Background: For children who arrive as refugees, the healthcare system can be overwhelming. Appropriate management of the unique medical, developmental, and psychosocial needs in refugee populations requires coordination of multiple care providers and proper handling of incoming information. Guidance for refugee care differs from standard well childcare in many ways. Often, it can require tasks be completed prior to seeing a child in the office. Many of these tasks could be made more efficient through properly designed clinical decision support (CDS). Objective: To understand the personnel and workflows of refugee child visits as a basis for developing CDS to improve efficiency and adherence to guideline recommendations for refugee healthcare. Methods: Three members of the CDS development team performed an in person observation of a typical refugee session within our pediatric care center and collected documentation used to support these visits (e.g. pre-arrival exams). We categorized members of the healthcare team into user roles, identified the workflows required to complete refugee healthcare encounters, and inventoried the CDS elements utilized within each of these workflows. User roles were mapped to tasks within each workflow in order to identify the key actors for given workflows. We identified differences between refugee healthcare and standard well childcare in user roles, workflows, and CDS utilization. Result: We identified four user roles that were distinctive to refugee care (Table 1). These included: Agency Coordinator, Refugee Care Coordinator, Pre-visit Clinician, and Interpreter. Each of these user roles is responsible for completing tasks that are wither unique to refugee care. Successful completion of a refugee visit involved the completion of up to 11 clinical workflows. Workflows that differed from traditional well child visits included registration, first visit scheduling, rooming, vaccination planning, follow up planning, and encounter form preparation. CDS for standard well visits poorly supported these activities for refugee care. Workflows unique to refugee care included obtaining pre-visit documentation and the pre-visit laboratory evaluation (Figure 1). Decision support needs included refugee specific order sets, documentation templates, letter templates, and a unique ICD-10 code for refugee care visits. Conclusions: Refugee healthcare involves multiple healthcare representatives filling clearly identifiable user roles. The workflows required to complete refugee visits are complex and differ from traditional well childcare. Development of CDS specific to refugee visits could provide greater benefit to this population and potentially improve healthcare efficiency.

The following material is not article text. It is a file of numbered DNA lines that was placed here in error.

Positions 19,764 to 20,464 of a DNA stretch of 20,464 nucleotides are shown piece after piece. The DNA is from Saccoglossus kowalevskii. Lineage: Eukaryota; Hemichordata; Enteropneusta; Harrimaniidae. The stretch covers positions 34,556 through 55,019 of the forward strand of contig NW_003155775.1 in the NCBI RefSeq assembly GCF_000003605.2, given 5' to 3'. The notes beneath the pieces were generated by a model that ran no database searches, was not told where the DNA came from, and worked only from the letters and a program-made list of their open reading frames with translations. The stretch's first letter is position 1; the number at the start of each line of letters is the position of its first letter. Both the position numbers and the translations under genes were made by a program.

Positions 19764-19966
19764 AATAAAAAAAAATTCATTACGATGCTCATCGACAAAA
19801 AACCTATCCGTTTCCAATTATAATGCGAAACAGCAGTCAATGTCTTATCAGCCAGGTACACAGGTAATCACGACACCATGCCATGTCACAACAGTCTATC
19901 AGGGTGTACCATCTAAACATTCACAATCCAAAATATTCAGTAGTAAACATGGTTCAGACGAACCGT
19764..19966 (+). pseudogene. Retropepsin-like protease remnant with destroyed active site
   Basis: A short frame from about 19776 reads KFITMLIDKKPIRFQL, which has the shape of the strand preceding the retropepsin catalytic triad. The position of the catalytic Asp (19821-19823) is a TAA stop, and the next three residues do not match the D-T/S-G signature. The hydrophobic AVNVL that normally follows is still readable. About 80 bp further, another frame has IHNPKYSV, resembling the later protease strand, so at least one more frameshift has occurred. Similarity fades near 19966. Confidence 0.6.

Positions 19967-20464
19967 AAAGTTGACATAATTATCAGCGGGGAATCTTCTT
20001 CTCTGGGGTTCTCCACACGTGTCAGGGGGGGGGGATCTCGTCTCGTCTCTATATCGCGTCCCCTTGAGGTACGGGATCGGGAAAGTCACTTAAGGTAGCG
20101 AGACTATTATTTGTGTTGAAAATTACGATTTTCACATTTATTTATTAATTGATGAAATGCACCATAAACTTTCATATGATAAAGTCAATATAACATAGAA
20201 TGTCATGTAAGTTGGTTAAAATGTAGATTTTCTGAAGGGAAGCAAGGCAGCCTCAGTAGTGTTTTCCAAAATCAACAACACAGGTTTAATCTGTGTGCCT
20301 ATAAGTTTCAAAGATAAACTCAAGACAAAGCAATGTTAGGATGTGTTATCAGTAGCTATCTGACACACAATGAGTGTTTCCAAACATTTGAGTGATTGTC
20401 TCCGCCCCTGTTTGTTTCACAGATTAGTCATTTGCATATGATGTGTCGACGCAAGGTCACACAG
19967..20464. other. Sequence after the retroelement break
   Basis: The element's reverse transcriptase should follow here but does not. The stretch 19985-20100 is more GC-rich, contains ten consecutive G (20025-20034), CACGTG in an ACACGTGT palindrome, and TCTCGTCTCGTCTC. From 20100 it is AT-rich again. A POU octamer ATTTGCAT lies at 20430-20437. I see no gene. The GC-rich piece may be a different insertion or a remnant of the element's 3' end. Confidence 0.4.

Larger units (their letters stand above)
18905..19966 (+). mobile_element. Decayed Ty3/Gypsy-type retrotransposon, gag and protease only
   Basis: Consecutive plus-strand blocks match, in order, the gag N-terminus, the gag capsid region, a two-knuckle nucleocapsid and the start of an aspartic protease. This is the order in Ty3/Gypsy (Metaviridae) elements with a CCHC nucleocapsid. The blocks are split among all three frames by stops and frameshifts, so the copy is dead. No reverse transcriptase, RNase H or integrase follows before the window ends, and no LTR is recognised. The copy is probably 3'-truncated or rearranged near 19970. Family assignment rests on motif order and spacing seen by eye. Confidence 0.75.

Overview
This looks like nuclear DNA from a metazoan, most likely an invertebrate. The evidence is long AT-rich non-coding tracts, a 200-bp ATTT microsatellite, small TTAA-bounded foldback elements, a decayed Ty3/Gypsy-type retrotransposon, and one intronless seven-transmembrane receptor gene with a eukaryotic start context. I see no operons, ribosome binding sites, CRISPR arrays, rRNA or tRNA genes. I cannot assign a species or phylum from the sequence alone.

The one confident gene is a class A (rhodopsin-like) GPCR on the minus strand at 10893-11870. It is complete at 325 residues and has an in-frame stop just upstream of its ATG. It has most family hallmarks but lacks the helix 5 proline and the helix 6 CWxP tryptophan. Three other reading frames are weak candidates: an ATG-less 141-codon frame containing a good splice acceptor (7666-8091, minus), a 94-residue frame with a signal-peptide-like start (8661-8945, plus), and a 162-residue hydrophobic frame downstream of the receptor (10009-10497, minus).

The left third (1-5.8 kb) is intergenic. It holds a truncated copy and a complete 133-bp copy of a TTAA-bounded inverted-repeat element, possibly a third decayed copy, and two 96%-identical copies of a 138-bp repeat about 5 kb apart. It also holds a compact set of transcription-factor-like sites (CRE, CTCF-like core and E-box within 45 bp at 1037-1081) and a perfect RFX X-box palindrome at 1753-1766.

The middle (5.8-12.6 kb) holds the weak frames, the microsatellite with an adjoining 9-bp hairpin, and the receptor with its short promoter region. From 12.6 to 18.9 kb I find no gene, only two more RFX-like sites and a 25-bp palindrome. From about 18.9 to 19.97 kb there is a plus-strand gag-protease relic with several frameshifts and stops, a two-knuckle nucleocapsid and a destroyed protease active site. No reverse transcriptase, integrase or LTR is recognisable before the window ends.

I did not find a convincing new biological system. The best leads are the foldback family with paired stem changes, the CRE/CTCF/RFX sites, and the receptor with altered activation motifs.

Who Welcomes Kids: A User Role and Workflow Analysis of Refugee Care Visits within an Academic Pediatric Care Center
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Evan Orenstein, Katherine Yun, Dean Karavite, Jeremy J. Michel; Who Welcomes Kids: A User Role and Workflow Analysis of Refugee Care Visits within an Academic Pediatric Care Center. Pediatrics May 2018; 142 (1_MeetingAbstract): 522. 10.1542/peds.142.1MA6.522
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